Close Calls with Nonsense: Reading New Poetry
by Stephen Burt
Graywolf Press, $19 (paper)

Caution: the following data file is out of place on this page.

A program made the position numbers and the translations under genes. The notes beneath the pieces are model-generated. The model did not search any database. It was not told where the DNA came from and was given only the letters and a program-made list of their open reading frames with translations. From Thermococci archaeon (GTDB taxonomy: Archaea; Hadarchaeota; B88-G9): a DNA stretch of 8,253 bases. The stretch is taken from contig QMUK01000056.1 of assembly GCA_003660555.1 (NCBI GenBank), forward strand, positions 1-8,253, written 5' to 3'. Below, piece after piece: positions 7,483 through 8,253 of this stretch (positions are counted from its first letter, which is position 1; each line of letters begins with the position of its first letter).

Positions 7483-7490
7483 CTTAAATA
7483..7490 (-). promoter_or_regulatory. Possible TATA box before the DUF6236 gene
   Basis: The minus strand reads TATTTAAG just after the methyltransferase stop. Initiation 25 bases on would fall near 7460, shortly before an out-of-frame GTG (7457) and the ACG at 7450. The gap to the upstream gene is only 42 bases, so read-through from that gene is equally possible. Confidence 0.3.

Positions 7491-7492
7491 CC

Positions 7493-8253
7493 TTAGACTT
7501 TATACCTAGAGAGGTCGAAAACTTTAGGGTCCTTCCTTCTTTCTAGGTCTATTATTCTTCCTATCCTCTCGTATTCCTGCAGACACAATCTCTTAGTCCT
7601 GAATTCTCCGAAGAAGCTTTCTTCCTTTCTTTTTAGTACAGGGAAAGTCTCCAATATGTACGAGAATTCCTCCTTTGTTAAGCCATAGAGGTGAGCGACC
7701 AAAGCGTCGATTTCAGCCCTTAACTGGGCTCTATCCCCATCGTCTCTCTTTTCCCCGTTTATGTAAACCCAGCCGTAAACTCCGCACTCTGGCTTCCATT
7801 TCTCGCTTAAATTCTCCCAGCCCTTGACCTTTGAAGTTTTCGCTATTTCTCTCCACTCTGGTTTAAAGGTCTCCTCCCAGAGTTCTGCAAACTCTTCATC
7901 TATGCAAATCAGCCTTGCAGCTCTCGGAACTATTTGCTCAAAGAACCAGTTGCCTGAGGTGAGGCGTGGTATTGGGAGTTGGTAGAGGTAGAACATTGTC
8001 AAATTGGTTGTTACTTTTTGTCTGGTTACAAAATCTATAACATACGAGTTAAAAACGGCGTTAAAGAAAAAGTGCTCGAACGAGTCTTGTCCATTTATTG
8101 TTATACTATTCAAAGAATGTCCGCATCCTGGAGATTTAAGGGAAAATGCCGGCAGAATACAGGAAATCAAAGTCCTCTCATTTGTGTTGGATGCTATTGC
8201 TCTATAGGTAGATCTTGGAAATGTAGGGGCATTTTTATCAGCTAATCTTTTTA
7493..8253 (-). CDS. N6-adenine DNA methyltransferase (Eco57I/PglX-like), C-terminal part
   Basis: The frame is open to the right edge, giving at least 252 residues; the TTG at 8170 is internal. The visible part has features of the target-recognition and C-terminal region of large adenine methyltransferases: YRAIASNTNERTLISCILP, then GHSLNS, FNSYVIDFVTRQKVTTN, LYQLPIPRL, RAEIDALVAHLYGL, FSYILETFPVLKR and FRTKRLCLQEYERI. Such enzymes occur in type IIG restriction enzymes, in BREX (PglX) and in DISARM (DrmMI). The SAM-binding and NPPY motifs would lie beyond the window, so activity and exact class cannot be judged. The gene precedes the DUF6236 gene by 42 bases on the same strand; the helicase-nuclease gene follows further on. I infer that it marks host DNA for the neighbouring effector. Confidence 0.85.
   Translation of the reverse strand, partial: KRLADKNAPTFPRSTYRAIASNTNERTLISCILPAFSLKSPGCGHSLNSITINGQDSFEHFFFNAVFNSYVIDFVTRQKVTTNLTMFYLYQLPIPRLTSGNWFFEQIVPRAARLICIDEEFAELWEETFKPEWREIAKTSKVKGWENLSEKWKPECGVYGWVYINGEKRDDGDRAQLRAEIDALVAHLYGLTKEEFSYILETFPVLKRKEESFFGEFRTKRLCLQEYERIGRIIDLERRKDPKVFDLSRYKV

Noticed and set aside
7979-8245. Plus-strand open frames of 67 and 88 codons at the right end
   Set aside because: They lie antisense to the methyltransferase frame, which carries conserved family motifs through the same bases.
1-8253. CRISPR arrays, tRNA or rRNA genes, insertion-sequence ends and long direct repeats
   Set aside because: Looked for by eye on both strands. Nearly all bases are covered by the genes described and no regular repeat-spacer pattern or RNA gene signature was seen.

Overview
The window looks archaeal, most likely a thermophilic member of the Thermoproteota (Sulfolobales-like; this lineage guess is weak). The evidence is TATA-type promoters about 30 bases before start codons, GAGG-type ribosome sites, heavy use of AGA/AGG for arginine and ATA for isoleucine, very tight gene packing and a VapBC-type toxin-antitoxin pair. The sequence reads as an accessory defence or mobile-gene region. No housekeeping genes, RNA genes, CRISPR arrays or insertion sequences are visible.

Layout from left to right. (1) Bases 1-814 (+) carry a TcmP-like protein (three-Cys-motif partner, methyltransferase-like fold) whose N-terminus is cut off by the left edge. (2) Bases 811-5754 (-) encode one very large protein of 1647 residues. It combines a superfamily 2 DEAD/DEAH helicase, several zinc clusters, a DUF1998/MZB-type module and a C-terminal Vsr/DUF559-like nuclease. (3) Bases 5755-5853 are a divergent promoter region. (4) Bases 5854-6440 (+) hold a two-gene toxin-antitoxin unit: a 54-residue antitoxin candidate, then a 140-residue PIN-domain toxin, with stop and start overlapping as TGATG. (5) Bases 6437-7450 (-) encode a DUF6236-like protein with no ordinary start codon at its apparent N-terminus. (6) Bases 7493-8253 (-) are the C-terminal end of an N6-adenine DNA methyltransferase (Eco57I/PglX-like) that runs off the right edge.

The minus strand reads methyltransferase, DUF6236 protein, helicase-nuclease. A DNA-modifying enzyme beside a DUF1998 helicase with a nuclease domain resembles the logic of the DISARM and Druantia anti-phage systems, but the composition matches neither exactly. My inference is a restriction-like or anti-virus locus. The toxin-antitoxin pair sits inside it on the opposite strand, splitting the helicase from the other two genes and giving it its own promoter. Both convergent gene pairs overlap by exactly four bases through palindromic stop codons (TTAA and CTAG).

Stephen Burt’s Close Calls with Nonsense, a collection of essays (many begun as reviews) on “How to Read, and Perhaps Enjoy, Very New Poetry,” begins with the author’s definition of the lyric: “short pieces of language . . . in which the psyche finds the language and the sounds to fit its own internal states” and through which “we can imagine that we know what it is like to be a particular person, or kind of person, or else what it is like to be ourselves.” Proceeding from this empathetic premise, Burt aims to introduce readers perhaps more at home with the work of such plainspoken poets as Ted Kooser or Mary Oliver to the complex, self-allusive oeuvre of Paul Muldoon, the deliberately riddling verse of Rae Armantrout, and the still relatively unknown (in the States, at least) achievements of British poet Denise Riley. The book’s title suggests, provocatively, that the line between a poem as a significant work of art and as hermetic folly or frustration is a narrow one, but Close Calls is a book primarily of praise rather than polemics, and Burt does not set out to convince us of the merit of all the work he considers. Instead he provides a model of how to investigate “why this poem works and that poem doesn’t” and how to “draw finally on our sense of . . . what versions of the world and the people in it we are willing to entertain.” From his self-dubbed “sheepish introduction,” offering a compressed history of contemporary American poetry, to his concluding aphoristic essay expounding on subjects such as critical theory, publication, and fame (“To do a poem justice, explain what makes it unique; to get a poem noticed, explain what makes it typical”), Burt is a reliable and affable guide. His writing brims with enthusiasm for—and nuanced readings of—the poetry he discusses, and his demystifying, rather than reducing, approach to this highly subjective and still strangely intimidating art form will not only expand contemporary poetry’s readership, but enhance that readership’s capacity to enjoy.